C. Higgins, A. Howard
A 39-year-old woman, 9-weeks post-partum, presented with a 2-week history of acute genital discomfort and dysuria. On examination there were 6–7 painful, shallow 7–10 mm ulcers on the inner labia minora, with a yellow- white base and erythematous border. There were white patches in the mouth but no erosions. She was systemi- cally well, with no focal symptoms to suggest Behcet dis- ease, infection or inﬂammatory bowel disease. She denied prodromal illness, new medications, or STIs. Past history included oral lichen planus (LP), but no genital ulceration. Swabs for HSV1/2, VZV, syphilis PCR and bacterial MCS were negative. In the absence of other symptoms, acute non–sexually acquired genital ulceration (NSGU) was diag- nosed. Vulvar LP was a differential, but the ulceration was considerably greater than would be typical. Management comprised oral prednisolone, topical methylprednisolone aceponate 0.1%, topical xylocaine 5%, urinary alkaliser and general vulval care. On review 3-weeks later the ulcers had nearly all healed and she was symptomatically much improved. She continued Advantan ointment which she felt helped.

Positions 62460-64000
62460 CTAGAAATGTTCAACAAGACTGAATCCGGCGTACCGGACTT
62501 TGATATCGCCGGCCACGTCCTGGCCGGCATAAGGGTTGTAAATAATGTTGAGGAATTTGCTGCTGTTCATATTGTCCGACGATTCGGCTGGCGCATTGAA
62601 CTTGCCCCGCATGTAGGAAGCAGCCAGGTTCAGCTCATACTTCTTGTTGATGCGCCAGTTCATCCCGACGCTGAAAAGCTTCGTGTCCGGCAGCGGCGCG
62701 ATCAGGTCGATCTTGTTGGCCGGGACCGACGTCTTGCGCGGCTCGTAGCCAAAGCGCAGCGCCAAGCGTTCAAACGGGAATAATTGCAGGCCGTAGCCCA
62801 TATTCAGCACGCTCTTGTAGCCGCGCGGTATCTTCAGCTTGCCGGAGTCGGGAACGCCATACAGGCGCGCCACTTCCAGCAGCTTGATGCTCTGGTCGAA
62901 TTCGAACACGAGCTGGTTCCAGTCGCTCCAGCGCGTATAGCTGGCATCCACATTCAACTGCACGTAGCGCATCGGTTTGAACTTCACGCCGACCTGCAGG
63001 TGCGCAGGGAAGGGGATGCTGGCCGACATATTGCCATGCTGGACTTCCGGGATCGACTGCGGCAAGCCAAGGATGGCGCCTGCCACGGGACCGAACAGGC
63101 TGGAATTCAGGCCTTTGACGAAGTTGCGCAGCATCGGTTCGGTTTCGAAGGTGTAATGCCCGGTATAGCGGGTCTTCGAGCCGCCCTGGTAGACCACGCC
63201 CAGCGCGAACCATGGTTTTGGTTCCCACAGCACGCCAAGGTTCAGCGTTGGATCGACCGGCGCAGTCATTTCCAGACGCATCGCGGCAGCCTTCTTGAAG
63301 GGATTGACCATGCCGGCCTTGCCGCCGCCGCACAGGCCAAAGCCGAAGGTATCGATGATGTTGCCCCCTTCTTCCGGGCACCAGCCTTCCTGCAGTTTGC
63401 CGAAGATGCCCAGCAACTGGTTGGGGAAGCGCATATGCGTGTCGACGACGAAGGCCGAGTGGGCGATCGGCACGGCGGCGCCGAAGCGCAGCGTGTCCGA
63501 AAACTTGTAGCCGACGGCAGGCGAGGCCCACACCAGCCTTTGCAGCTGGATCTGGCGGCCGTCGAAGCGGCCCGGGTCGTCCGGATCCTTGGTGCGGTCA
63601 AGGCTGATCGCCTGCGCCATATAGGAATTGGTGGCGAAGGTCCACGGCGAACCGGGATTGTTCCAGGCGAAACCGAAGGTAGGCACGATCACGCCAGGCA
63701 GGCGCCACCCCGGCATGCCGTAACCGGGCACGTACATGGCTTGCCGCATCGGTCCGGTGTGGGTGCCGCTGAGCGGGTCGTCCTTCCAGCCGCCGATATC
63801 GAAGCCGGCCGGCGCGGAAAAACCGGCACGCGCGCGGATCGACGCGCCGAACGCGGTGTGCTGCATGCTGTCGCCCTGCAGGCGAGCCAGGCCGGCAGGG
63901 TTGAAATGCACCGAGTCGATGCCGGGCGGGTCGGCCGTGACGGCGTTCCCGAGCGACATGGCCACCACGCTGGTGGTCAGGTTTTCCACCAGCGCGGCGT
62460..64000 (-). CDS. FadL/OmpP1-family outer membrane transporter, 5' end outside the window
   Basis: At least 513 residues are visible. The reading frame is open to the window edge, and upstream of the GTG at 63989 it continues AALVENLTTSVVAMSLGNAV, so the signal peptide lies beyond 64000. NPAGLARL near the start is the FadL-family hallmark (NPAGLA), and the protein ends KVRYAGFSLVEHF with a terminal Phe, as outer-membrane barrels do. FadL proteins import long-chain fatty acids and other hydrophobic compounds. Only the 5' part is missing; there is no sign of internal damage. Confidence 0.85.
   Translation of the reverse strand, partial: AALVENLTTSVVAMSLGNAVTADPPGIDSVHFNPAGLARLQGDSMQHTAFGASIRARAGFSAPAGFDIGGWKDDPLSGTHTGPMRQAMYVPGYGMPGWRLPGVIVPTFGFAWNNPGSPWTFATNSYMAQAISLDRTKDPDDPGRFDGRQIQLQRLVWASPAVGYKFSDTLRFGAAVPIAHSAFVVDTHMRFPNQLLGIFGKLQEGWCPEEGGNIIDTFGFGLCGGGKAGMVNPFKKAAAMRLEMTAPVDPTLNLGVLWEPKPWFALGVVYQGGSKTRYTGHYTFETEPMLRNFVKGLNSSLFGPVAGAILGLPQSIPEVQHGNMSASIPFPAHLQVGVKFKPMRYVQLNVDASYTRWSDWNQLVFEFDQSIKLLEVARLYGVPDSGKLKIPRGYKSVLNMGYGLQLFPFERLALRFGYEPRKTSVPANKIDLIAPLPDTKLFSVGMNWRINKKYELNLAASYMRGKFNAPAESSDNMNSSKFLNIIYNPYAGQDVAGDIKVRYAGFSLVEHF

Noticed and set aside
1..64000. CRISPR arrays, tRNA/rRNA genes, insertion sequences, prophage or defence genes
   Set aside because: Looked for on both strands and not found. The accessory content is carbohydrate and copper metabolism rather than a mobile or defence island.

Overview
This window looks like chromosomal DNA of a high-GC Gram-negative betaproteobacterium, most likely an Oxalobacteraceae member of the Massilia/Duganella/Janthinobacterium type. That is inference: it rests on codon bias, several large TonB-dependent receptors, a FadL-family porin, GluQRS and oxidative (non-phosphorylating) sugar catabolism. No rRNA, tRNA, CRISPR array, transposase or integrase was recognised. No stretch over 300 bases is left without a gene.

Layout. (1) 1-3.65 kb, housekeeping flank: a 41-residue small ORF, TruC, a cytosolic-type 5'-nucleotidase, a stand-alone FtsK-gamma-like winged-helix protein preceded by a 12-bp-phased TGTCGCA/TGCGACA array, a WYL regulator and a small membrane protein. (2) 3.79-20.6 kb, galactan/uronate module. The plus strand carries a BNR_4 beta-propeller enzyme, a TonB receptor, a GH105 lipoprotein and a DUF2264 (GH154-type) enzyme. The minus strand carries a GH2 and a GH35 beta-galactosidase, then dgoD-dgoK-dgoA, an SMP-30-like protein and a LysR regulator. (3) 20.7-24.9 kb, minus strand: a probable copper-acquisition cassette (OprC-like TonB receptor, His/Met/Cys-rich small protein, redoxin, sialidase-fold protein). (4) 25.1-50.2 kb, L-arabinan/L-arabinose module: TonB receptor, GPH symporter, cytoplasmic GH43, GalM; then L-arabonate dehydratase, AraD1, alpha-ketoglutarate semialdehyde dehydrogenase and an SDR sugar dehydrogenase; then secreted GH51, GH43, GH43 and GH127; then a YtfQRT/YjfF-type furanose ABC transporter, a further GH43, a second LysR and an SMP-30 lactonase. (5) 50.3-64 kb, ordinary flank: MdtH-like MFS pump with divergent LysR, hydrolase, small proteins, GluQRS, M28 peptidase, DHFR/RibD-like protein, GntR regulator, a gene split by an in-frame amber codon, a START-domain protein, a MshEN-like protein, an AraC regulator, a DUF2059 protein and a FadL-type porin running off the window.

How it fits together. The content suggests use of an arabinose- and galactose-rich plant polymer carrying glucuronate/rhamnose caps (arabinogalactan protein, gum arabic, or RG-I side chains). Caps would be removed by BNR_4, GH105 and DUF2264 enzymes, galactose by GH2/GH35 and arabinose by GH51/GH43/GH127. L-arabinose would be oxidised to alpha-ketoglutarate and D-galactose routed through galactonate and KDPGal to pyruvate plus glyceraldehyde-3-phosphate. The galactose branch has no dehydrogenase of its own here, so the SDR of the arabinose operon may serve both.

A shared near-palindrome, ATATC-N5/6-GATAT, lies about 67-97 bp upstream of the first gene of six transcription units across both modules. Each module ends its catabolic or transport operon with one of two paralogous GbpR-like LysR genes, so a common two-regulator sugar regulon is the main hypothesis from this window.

NSGU refers to painful ulceration of the genital mucosa and adjacent skin. Also known as Lipschu€tz ulcers or com-plex apthous ulcers, the condition typically affects pre-pub- ertal and adolescent females (1). The exact aetiology of NSGU is unclear, but there may be various precipitants, the most frequent being Epstein-Barr virus (2). Stress and sleep deprivation may be risk factors. Here we describe a case of likely NSGU in a post-partum woman. We under- take a literature review including epidemiology, aetiology, precipitants, histology, and key differential diagnoses of NGSU.